Mr. Obama’s main contribution to the deficit is his extension of several Bush policies, like the Iraq war and tax cuts for households making less than $250,000. Such policies — together with the Wall Street bailout, which was signed by Mr. Bush and supported by Mr. Obama — account for 20 percent of the swing.
About 7 percent comes from the stimulus bill that Mr. Obama signed in February. And only 3 percent comes from Mr. Obama’s agenda on health care, education, energy and other areas.
Eighth: If Bill Kristol and Newt Gingrich, those arbiters of equality, are stridently opposed to legislation, how could that legislation possibly be a bad thing? That is just shorthand logic at work: look at who is fighting universal healthcare: the most insufferable conservatives and the insurance industry. Those guys have your best interest in mind as much as this guy does:
Ninth: Anyone who thinks invoking Cheney is either a cliche or a cheap shot, just remember, this is the motherfucker who said Deficits don’t matter!
Tenth: Read this.
The Al Czervik analogy works on many levels, but it’s difficult to promote the notion of poor, unsuspecting America being represented by the bilious buffoon Elihu Smails; that old codger deserved his comeuppance, and Czervik, clown that he is, still is the one we root for because it’s not our money, it’s not our country club. It’s a country club cage match, and the only spoils the winners get is the privilege of being kings of a…country club.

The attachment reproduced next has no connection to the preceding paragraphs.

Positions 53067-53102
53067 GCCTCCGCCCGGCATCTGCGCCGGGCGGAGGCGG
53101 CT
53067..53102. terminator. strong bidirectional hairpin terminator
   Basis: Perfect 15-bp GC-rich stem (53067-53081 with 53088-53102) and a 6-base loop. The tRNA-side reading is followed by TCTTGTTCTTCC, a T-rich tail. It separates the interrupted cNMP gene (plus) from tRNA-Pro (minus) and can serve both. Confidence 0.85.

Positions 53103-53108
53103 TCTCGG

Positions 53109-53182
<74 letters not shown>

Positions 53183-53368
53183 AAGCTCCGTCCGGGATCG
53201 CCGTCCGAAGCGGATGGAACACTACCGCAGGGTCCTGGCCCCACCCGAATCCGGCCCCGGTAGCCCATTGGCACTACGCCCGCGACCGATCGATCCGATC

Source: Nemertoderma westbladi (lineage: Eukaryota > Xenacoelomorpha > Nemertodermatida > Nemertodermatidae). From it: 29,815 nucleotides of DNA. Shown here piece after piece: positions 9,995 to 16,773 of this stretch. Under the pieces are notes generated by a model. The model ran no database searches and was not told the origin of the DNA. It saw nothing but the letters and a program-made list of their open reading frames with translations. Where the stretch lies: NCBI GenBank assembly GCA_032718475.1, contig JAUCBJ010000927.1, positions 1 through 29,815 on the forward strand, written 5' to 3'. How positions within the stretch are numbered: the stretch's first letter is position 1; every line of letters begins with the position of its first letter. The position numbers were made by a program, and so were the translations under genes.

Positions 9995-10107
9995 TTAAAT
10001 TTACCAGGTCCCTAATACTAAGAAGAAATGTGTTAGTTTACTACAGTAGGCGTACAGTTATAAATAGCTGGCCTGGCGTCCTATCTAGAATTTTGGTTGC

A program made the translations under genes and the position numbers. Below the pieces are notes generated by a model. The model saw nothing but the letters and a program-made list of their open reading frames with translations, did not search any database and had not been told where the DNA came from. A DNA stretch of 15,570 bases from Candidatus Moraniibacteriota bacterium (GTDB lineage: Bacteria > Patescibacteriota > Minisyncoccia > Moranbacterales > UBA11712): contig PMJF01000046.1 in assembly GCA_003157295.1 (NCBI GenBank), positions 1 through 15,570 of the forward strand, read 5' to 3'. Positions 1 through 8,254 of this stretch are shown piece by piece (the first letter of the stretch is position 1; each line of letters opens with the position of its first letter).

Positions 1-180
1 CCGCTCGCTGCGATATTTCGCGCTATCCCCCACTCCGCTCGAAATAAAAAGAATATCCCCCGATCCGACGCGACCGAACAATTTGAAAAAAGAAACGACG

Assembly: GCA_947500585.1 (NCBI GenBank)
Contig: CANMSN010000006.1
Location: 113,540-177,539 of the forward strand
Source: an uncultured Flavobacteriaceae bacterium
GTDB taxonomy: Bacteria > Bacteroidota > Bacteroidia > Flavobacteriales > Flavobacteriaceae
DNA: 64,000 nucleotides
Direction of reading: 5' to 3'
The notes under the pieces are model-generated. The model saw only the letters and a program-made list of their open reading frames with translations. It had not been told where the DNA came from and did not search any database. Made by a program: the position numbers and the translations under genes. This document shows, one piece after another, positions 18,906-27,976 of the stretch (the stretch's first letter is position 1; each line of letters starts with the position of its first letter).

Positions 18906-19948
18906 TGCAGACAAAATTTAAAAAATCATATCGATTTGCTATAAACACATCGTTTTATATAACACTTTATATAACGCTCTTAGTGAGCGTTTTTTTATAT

Perhaps the better analogy, from the same movie, is the less metaphorically sticky moment when Carl (Bill Murray) watches lightning strike the priest and quickly, without a second thought, sneaks off into the night. All jokes aside, one would be hard pressed to come up with a better single image signifying the accountability of the ones who brazenly drove us off the cliff.
Lastly and perhaps most importantly: did I just actually utilize scenes from Caddyshack to discuss Republican intransigence on Obama’s initiatives? Well what do you want, nuanced, reasoned insight and exhaustive historical analysis over what boils down to the G.O.P. being scared shitless that successful health care policy will further entrench them in the wilderness? You’ll get nothing and like it!